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Business Cheetah 8-13
Jackson Kayak finds lucrative waters
Lets hope our Applebees at Cumberland Plaza is not one of the 105 to 135 restaurants scheduled to close.

For those of you who may have missed the announcement, our Industrial Development Board has a new member. Feel free to cheer.
It’s McMinnville resident, Pistole Park youth soccer coach, and Jackson Kayak accountant Scot MacDonald.
It’s been my time-honored tradition to feature members of the IDB when they become appointed. In this case, I was especially eager to talk with Scot because I’ve long wanted to tour the booming Jackson Kayak facility to see boats made from scratch.
I was not disappointed.
As I’ve mentioned before, I had the chance to see the Jackson Kayak operation when it first began some 13 years ago. Back then, it was located in a tiny building overlooking Rock Island State Park. The entire facility seemed about the size of my living room and I wondered if the business had much of a future.
It’s sufficient to say times have changed. Jackson Kayak is now located in a massive, 330,000-square-foot facility on McMinnville Highway in White County. It’s not far over the county line in what’s known as the old Phillips Lighting building. That’s where the kayaks are produced from start to finish. Almost 100 percent of the entire process is done in house.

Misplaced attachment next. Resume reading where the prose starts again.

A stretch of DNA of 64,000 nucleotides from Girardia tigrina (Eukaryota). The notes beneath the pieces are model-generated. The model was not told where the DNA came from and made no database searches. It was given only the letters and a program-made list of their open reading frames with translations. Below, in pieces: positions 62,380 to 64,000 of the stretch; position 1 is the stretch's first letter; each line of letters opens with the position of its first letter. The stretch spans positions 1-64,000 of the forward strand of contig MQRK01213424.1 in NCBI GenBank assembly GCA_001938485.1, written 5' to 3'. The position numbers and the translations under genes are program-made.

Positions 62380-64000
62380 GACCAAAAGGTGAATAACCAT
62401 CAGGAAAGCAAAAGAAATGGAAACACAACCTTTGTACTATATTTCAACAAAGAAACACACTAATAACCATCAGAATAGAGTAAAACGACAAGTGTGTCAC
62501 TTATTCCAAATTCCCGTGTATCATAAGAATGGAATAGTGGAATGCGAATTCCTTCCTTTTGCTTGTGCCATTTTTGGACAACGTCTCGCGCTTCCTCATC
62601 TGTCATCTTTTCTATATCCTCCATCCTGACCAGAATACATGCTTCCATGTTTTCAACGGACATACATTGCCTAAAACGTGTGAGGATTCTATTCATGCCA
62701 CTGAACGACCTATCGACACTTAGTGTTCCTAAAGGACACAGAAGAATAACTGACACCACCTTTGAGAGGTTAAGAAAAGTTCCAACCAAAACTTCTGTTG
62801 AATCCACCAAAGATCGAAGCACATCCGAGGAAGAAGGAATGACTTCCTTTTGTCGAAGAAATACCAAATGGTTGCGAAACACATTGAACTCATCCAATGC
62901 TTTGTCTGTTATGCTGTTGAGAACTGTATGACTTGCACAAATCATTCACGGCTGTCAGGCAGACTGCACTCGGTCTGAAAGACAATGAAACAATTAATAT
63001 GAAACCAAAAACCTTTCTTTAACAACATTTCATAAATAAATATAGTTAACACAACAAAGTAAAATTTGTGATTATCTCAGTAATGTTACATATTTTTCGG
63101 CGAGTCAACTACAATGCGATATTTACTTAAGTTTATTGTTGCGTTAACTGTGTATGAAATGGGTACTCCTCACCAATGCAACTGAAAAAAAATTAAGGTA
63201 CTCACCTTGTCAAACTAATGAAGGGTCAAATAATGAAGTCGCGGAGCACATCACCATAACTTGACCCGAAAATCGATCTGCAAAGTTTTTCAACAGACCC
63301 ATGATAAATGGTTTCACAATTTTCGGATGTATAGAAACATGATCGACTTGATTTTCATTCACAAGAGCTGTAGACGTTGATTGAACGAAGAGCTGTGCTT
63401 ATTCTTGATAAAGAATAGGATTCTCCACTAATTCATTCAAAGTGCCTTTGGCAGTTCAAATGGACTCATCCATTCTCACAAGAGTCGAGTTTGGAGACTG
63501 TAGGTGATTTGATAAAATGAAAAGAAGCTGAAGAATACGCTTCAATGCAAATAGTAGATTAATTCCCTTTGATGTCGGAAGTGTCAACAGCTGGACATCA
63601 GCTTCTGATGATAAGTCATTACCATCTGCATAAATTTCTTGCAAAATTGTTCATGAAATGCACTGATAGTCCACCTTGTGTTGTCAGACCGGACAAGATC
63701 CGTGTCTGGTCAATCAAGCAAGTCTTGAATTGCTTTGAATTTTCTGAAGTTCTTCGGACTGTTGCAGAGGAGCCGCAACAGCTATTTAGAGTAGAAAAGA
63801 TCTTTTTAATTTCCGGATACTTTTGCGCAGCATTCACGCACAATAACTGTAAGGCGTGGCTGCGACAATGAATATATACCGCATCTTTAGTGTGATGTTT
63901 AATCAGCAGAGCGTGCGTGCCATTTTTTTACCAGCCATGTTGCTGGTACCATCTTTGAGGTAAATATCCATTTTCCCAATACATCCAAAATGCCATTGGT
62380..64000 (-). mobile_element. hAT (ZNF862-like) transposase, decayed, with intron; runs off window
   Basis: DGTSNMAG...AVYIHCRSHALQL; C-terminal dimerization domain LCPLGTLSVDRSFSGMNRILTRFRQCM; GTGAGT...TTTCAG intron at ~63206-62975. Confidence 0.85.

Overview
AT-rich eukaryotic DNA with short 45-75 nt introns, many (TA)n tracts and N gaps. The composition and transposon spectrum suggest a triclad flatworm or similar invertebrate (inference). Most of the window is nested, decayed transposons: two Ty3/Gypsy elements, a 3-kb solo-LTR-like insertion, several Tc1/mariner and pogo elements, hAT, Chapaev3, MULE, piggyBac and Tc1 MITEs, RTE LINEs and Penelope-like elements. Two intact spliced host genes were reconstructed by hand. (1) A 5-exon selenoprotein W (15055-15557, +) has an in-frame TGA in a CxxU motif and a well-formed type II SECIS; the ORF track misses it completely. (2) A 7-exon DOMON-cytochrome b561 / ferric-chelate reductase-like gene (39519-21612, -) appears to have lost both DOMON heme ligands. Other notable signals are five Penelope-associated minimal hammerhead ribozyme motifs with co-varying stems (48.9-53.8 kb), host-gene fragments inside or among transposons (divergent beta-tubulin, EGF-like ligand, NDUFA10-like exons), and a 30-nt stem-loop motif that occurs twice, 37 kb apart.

A separate 120,000-square-foot facility is located just a few miles away on Iris Drive. That’s where the high-end Orion coolers are manufactured. These coolers are seen as a status symbol because there’s a limited demographic willing to fork over $400, or more, for a cooler.
These two manufacturing plants are not in Warren County, but Jackson Kayak is part of our community. Anyone who thinks otherwise doesn’t pay attention to our local fundraisers that give away a Jackson Kayak seemingly every weekend.
It’s fitting to have Scot on our IDB because Warren County is hustling to get more outdoor-related tourism revenue and Jackson Kayak is most definitely in the outdoor market. The company has distributors all over the world and has sold boats in countries such as Fiji, China, Finland and Russia.
“We distribute to pretty much every continent,” said Scot. “I think it would be great if we could bring some more tourism-related businesses to Warren County. I’m interested in developing the tourism side of McMinnville.”
Jackson Kayak has a workforce of 170 and Scot tells me they ship around 20,000 boats per model year. Much like cars, the new model year for boats is fast approaching with the 2018 styles arriving in September.
I had the chance to see the entire operation Thursday morning. Scot and sales representative Jeff Leach were kind enough to show me the process and answer all my questions.
It all starts with colored plastic that’s ground so fine it slips through your fingers like sand. That plastic is put in a metal mold, placed in an oven the size of a school bus, and heated to temperatures around 700 degrees.
It’s because of these ovens, Jackson Kayak operates 24 hours a day. It would waste too much energy allowing the ovens to cool, Scot says, so they are kept in constant use.